Title

Sharing power with children: Repositioning children as agentic learners

Document Type

Journal Article

Publisher

Early Childhood Australia Inc.

Place of Publication

Australia

School

School of Education

RAS ID

27484

Comments

Originally published as: Ruscoe, A., Barblett, L., & Barratt-Pugh, C. (2018). Sharing power with children: Repositioning children as agentic learners. Australasian Journal of Early Childhood, 43(3), 63-71. Original article available here.

Abstract

CHILDREN ARE FIRST-HAND WITNESSES of their childhood and experiences of learning. However, their perspectives are seldom sought by educators, who traditionally hold views of children as being innocent and dependent upon adults to ‘know what’s best’ for nurturing children’s wellbeing and future trajectories. This research seeks to raise the credibility of young children’s unique perspectives, by viewing them as active agents and insightful contributors to our understanding of the phenomenon of learning. Through an interpretivist paradigm, 17 public school children, aged five to six years, from a pre-primary class in Perth, Western Australia, were interviewed to gain insight into their perceptions, perspectives and understanding of learning. The children were invited to draw representations of themselves while learning, and to explain what they were drawing as they drew. The children’s responses provide insight into their experiences of school and learning, what they perceive learning is like for them, and what they believe is required for learning in their first year of compulsory school. The diversity of the children’s responses reflects the socio-cultural impact of their ecological systems in shaping their beliefs about how learning takes place. The findings also reveal children’s existing agency in the learning process, regardless of what an educator may afford, and illuminates that children are discerning about what is important for them to learn and what may be the best context for learning. This study assists in bridging the gap between child-and adult-held beliefs, and moves toward the co-construction of a new understanding of learning in early childhood. This shared understanding can be used as a platform for reconsidering what is valued in early childhood pedagogy and for promoting attitudes toward a child’s capacity as a learner that foster early years practices, which are truly responsive to the contemporary child.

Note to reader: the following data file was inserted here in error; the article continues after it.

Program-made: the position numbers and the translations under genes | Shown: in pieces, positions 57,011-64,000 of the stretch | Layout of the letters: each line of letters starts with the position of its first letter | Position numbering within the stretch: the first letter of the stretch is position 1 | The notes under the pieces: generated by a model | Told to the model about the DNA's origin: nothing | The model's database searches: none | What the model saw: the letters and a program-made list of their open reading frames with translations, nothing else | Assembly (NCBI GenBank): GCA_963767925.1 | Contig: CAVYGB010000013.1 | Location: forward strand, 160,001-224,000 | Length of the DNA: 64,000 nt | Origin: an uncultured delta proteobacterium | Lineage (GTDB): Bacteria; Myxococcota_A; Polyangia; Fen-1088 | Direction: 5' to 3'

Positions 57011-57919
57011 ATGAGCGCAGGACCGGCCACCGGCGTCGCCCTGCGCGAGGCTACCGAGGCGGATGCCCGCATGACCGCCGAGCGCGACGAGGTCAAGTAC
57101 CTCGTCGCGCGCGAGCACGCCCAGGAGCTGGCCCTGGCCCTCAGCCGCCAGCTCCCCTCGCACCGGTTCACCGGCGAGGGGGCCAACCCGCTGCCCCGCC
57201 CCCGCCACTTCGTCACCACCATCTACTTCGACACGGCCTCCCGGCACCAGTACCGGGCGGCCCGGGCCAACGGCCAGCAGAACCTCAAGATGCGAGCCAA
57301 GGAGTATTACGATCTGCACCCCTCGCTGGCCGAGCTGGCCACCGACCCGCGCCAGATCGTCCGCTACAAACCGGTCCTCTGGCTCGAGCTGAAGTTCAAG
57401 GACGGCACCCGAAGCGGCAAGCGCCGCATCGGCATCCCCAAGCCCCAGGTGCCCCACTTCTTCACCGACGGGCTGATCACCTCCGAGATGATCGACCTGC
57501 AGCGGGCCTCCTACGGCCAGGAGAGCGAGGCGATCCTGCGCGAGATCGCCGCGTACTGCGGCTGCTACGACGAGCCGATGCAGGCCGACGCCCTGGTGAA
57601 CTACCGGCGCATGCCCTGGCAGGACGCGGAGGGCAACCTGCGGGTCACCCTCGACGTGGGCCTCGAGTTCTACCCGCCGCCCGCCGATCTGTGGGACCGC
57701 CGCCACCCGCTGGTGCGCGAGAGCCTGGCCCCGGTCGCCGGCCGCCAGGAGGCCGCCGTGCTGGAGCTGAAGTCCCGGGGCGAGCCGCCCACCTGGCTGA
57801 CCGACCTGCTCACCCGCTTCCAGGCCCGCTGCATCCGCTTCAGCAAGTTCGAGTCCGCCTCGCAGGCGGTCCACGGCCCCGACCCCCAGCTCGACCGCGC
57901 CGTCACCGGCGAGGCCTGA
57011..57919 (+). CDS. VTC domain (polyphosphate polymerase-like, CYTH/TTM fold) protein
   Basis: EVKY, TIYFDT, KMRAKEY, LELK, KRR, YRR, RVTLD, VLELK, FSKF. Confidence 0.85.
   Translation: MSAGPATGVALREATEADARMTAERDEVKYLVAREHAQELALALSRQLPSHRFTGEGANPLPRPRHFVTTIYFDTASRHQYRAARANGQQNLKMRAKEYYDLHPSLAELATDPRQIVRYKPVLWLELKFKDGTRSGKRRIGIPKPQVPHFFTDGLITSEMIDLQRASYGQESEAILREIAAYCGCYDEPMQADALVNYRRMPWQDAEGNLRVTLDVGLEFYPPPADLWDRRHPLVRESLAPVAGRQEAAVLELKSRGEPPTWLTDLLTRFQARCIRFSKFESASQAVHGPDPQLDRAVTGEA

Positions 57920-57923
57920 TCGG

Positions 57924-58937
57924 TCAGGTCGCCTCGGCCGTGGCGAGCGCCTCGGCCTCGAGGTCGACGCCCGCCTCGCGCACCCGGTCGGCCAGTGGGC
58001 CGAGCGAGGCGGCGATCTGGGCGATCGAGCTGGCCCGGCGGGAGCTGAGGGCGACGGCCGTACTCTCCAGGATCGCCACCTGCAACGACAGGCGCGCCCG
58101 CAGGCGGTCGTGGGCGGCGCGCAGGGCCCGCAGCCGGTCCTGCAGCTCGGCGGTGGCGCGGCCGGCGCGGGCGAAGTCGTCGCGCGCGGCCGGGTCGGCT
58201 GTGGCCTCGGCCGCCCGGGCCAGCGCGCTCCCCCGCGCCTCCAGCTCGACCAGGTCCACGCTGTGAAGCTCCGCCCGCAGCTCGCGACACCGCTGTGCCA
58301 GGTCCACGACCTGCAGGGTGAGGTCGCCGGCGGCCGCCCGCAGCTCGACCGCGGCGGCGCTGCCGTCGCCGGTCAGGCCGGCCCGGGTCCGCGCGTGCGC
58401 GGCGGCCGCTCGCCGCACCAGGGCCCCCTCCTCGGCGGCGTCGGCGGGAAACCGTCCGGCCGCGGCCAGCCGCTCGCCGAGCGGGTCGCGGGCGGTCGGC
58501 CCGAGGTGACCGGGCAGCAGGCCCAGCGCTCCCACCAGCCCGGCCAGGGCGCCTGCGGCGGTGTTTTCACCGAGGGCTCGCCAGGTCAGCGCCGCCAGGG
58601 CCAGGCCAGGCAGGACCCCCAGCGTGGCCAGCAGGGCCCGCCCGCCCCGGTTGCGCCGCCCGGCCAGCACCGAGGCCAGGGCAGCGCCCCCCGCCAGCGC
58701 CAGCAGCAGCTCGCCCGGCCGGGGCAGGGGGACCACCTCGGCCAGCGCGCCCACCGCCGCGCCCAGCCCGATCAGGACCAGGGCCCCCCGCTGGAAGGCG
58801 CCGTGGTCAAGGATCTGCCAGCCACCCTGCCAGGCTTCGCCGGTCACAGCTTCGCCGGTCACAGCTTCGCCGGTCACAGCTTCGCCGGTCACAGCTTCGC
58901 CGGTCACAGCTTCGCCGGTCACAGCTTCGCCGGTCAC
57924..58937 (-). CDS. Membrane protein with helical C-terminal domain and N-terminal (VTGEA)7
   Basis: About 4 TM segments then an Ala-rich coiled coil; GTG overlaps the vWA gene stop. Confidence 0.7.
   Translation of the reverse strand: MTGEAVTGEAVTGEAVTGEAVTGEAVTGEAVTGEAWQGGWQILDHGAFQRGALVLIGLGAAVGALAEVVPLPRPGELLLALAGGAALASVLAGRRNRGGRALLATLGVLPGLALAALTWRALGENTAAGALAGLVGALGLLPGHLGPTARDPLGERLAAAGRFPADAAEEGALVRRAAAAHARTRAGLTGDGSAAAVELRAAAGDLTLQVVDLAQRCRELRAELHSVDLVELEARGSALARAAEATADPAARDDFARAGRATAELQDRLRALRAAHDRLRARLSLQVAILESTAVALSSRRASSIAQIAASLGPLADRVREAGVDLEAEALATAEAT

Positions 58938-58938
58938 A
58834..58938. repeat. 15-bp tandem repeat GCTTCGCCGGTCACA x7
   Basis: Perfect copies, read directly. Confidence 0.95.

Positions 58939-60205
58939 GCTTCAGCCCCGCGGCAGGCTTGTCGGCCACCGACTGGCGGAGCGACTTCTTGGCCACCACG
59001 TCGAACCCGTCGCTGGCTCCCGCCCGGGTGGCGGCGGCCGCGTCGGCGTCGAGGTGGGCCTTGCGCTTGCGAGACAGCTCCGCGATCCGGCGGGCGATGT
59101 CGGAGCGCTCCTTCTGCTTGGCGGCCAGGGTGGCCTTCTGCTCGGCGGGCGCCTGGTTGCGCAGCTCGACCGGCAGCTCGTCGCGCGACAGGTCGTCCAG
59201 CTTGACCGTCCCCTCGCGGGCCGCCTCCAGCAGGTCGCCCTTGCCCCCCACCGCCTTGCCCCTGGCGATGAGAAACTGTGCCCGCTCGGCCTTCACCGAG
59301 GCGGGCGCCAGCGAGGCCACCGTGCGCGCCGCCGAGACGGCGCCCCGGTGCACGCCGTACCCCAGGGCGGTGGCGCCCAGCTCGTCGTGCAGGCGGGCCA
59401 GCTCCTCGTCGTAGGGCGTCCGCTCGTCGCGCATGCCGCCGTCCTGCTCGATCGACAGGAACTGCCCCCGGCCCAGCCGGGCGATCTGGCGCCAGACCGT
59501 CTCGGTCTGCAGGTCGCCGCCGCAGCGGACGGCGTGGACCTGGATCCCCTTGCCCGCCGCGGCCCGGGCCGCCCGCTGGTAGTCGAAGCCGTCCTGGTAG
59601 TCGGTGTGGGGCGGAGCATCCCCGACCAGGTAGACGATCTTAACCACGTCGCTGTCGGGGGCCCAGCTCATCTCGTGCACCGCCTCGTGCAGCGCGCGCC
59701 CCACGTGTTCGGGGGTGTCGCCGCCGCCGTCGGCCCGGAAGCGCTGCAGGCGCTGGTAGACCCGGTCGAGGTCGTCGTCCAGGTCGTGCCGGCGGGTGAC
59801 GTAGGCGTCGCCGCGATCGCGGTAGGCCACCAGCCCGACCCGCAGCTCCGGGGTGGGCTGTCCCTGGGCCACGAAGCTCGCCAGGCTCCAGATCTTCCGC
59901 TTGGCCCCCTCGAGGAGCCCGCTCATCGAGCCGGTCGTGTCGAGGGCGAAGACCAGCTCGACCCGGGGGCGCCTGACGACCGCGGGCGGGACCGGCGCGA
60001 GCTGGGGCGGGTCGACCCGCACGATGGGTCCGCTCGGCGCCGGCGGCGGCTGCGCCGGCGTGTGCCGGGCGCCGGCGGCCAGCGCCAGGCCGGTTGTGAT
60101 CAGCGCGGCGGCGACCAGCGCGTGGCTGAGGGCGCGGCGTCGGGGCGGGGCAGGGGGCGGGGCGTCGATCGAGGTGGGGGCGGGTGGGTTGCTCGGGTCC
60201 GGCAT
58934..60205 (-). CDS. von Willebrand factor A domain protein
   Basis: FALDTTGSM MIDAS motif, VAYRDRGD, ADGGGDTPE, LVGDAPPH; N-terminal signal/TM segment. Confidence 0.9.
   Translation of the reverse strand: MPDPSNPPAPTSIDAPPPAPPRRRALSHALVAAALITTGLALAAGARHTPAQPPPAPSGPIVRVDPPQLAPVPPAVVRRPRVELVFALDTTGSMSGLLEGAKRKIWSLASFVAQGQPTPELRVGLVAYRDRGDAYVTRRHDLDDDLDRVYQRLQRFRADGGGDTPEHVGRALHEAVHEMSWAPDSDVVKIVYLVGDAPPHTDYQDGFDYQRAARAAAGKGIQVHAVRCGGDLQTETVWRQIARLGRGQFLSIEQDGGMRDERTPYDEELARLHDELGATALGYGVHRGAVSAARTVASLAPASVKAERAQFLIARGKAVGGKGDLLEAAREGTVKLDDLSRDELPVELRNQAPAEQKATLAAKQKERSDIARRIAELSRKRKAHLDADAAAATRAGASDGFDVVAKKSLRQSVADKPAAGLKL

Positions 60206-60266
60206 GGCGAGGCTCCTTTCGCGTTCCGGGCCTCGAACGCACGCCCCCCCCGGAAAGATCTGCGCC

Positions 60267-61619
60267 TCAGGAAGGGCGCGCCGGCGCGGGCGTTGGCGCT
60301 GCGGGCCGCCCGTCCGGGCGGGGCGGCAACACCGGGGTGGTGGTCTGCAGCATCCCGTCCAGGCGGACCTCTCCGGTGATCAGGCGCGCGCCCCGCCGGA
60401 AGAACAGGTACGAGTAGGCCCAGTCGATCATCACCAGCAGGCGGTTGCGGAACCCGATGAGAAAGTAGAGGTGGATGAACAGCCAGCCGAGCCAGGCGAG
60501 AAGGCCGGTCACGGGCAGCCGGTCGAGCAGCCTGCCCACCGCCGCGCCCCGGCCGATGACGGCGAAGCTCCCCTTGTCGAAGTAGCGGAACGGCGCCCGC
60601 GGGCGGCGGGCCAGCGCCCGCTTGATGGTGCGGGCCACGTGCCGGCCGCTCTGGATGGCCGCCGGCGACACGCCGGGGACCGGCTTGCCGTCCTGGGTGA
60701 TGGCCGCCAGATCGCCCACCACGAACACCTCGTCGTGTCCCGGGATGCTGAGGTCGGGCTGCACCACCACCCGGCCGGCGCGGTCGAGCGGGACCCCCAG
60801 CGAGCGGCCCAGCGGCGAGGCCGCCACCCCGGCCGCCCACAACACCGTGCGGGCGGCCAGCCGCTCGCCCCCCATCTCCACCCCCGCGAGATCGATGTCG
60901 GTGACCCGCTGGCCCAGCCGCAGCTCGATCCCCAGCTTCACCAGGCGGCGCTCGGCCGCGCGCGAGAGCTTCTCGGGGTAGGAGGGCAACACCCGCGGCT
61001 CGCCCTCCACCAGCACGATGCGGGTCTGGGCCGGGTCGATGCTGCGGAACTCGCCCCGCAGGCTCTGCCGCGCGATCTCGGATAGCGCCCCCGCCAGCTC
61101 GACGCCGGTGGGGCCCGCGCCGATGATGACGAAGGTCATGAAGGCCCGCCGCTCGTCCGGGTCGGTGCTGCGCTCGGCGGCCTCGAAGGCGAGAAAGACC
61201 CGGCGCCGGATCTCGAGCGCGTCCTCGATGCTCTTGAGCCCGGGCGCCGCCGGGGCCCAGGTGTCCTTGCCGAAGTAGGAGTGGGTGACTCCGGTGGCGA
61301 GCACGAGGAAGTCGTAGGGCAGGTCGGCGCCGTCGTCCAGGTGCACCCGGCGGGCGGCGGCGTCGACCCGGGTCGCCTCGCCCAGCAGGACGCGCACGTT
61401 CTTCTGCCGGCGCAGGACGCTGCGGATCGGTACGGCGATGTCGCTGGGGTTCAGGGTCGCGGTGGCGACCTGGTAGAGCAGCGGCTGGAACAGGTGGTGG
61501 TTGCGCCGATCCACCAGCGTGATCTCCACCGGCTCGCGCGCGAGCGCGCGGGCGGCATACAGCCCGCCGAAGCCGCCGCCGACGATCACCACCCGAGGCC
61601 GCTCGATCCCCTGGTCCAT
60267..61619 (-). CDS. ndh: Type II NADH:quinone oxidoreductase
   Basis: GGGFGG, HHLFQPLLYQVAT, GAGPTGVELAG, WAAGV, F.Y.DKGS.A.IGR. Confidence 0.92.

DOI

10.23965/AJEC.43.3.07

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